The Joy of Being a Corny Tourist in Barcelona

Barcelona Spain

If you spend any amount of time reading digital travel articles you will soon stumble over the phrase “going local.” It simply stresses the importance of going off of the tourist trail from time to time and trying to understand what really makes a city ebb and flow. It’s great advice and every traveler would be well served to incorporate it into their trips. However, it ignores the fact that when any of us, no matter how well traveled, visits a new city we want to see the sights for which it is so well known. In London this means the Houses of Parliament, in Paris the Eiffel Tower and when I recently found myself in Barcelona before the start of a Viking ocean cruise around the Mediterranean, there were also key sights I knew I had to see for myself. It’s ok to be a corny tourist sometimes, we all are from time to time and there’s no shame in it. Whether you’re in Barcelona before or after a cruise as I was, or just passing through, there are a few experiences I think everyone should enjoy for a truly memorable travel experience.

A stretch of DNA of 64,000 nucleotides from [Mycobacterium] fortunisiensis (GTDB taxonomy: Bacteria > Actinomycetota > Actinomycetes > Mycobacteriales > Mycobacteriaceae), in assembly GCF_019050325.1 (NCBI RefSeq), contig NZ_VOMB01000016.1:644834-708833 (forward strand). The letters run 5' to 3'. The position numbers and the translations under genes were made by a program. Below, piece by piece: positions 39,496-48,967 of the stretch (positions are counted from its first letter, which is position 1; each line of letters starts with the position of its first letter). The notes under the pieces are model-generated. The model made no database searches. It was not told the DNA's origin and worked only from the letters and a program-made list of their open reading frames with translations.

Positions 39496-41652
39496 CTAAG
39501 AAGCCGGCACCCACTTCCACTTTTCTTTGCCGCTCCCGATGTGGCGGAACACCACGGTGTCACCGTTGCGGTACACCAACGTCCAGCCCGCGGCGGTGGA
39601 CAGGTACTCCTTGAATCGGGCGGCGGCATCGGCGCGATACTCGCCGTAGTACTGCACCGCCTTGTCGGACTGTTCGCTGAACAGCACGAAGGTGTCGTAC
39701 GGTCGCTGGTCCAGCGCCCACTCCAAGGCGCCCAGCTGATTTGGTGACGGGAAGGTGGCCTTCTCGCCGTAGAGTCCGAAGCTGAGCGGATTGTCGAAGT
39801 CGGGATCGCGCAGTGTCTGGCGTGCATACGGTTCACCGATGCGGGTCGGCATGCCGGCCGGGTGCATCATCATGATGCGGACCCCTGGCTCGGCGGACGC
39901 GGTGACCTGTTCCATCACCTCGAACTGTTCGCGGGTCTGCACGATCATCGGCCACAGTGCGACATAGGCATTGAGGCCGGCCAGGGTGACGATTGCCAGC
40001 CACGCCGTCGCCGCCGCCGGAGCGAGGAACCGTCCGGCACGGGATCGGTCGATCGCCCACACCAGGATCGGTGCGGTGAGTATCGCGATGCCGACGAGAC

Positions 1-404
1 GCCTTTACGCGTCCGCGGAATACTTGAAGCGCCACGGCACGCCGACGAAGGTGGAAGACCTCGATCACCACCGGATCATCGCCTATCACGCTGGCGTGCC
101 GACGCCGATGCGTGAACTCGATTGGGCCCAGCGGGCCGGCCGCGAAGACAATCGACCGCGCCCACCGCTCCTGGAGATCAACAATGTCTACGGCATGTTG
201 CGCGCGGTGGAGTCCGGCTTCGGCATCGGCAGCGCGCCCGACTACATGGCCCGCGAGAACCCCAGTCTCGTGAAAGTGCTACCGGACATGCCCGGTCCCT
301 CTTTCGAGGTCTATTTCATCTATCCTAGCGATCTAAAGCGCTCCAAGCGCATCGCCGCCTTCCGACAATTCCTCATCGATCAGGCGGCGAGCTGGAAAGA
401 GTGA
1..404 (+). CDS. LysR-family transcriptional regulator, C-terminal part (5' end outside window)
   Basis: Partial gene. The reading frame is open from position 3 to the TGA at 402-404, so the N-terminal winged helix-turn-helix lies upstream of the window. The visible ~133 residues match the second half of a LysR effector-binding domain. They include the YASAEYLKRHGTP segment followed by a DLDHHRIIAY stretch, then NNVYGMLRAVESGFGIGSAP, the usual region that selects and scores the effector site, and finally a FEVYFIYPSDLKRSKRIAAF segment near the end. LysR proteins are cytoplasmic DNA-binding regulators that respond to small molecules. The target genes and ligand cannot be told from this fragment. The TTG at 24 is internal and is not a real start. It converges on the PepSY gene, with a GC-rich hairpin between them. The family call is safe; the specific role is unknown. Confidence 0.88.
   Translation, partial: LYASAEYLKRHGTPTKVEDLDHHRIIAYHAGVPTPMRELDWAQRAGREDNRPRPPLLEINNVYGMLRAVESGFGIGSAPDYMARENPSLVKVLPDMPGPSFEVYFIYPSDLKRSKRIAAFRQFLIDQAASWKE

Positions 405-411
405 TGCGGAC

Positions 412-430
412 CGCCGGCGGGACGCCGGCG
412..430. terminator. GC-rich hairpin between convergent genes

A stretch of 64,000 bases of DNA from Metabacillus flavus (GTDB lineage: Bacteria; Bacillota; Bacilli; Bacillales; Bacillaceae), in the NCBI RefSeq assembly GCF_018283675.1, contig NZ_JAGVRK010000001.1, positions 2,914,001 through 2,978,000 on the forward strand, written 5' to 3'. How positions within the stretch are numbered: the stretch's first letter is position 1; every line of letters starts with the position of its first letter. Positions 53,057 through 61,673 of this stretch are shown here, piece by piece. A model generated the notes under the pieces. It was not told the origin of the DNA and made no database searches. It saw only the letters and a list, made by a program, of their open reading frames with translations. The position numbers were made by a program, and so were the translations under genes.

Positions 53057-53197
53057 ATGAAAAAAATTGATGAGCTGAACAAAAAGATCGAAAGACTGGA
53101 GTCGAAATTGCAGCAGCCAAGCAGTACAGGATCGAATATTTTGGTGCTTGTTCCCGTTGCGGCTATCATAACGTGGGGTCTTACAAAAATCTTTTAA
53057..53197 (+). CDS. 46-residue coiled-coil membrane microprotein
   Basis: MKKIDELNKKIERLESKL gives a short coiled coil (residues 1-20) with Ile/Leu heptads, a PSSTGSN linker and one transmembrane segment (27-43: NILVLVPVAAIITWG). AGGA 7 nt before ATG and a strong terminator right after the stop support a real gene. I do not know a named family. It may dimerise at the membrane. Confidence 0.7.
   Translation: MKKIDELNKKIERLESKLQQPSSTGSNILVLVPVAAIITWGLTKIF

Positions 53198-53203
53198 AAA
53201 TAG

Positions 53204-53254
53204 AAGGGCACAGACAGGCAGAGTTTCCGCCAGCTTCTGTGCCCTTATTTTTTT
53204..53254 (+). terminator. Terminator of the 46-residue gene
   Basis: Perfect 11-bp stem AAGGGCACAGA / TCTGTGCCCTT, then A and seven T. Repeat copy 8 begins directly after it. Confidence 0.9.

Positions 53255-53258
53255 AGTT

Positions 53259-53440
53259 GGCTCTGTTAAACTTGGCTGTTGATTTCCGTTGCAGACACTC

Almanac Barcelona Spain

Where to Stay

As one of the great cities of the world, there are a number of world-class hotels available throughout Barcelona. On my most recent visit though I had the great opportunity to stay at the city’s newest luxury boutique hotel, the Almanac Barcelona. The first in a small line of luxury hotels around Europe, the Almanac definitely isn’t your typical hotel. Enjoying a great location near Barcelona’s famous Passeig de Gràcia, it’s the ideal spot from which to launch your own explorations of the city. Service and comfort at the hotel are also beyond reproach, with a modern but elegant design style that pervades the property. Food is also one of the many stars at the Almanac whether it’s a tapas style breakfast or an evening spent in their upscale restaurant Línia, I find it hard to believe you’ll walk away disappointed. Based on my own experience, the Almanac truly is the best place to call home for a few days when visiting the city.

What to Eat